Joel E. Miller in Board Operations on November 8, 2012
The "what-is-involved?" question is easy enough to answer. In essence, all that is required is that the owner or owners of the building’s exterior deliver to an eligible organization an enforceable promise to maintain the building’s exterior in substantially its present form forever.
The "does-it-work?" question is harder to answer. The starting point is the Internal Revenue Code. As is well known, the code provides for an income-tax deduction for the donation of certain kinds of property to a charity. Less well known is that some years ago Congress added a special rule to the code under which a proper maintain-the-façade promise can be treated as a piece of property that can be the subject of a charitable donation.
Although a great deal of paperwork is involved, there is no doubt about that rule, and the paperwork can be handled.
Deducts All in a Row?
The tricky part is establishing the amount of the deduction that results from a qualified easement donation. The normal rule is that (subject to certain limitations) the amount that is deductible is the fair market value (FMV) of the donated property. But, because there is no market in which façade easements are bought and sold, the usual valuation methods cannot be used.
Congress did not address that problem, but the Department of the Treasury, cognizant that the absence of a method would frustrate the legislative purpose, provided by regulation that the "value" of a façade easement is conclusively deemed to be equal to the difference between the FMV of the building before the promise and its FMV thereafter.
Helpful as that is, it does not entirely solve the problem. It is true that, because there are established markets in which unburdened buildings are bought and sold, determining a "before" value can be done by traditional methods. However, there is no such market for façade-easement-burdened buildings. It thus remained unclear as to how the "value" of a façade easement was to be determined.
That was regarded by some as a golden opportunity. There sprang up a number of organizations that were willing, for a price, to do the following two things:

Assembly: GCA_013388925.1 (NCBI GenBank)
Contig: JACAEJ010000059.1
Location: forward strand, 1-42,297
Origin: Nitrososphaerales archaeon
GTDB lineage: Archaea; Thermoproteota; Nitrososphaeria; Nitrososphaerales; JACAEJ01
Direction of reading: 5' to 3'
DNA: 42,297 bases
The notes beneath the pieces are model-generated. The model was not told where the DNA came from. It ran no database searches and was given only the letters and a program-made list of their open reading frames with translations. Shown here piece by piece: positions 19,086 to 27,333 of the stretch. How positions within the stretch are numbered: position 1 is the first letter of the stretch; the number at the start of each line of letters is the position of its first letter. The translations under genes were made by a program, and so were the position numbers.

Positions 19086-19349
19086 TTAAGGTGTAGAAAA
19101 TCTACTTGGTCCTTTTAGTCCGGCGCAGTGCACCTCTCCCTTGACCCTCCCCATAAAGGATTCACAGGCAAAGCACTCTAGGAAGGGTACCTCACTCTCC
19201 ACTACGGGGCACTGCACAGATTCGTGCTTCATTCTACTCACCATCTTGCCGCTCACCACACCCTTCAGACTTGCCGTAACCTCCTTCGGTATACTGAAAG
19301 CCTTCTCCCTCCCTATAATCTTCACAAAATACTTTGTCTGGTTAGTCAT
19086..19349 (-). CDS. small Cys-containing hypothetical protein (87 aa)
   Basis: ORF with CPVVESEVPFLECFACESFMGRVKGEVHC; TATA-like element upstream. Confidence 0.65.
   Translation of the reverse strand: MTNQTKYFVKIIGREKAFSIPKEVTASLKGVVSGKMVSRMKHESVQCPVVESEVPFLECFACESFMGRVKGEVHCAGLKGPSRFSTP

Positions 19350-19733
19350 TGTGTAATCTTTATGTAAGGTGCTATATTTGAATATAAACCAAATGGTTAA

(1) they would provide an appraiser who would solemnly aver that the making of a façade-maintenance promise would enormously reduce the amount for which the building could be sold — often by as much as 15 percent of its "before" value;
(2) they would serve as the promisee and guide the promisor through the entire process.
In what probably ought to have alerted potential promisors that something was not quite right, these organizations would at the same time assure potential promisors that the huge value-reduction amounts sworn to by the appraisers were for IRS purposes only, and that the actual resale value of their buildings would be reduced only minimally if at all.
Many building owners believed these organizations and happily paid them large sums and "donated façade easements" to them.
Not surprisingly, the IRS viewed such schemes as abusive and proceeded to disallow the claimed deductions in whole or in part. And despite some pro-taxpayer rulings on very technical points (which have sometimes been misinterpreted as blessing inflated valuations for façade easements), the courts in recent years have made it abundantly clear that what may be regarded as "phony" valuations will not be permitted to stand.
Nevertheless, it appears some organizations have not given up and are still promoting get-a-big-deduction-with-no-real-cost schemes.
There are two additional discouraging thoughts — one for co-op owners and one for condo owners — even assuming (contrary to what seems to be the case) that a huge valuation can be sustained:
(1) There would be little or no benefit for the cooperative itself, inasmuch as a corporation is allowed to deduct for charitable donations in any year no more than 10 percent of its taxable income for that year, and few cooperatives have any appreciable taxable income. Also, there is no provision that would allow a pass-through to the tenant-shareholders.
(2) The problem for condo unit-owners is quite different. It is largely logistical. Because the building’s exterior is a common element that is directly co-owned by all the unit-owners, each and every one would have to join in the donation and, if the unit were mortgaged, obtain the consent of the mortgagee as well.
All in all, extreme caution is indicated.
Joel E. Miller is a partner at the Queens law firm Miller & Miller.
Photo by Jennifer Wu
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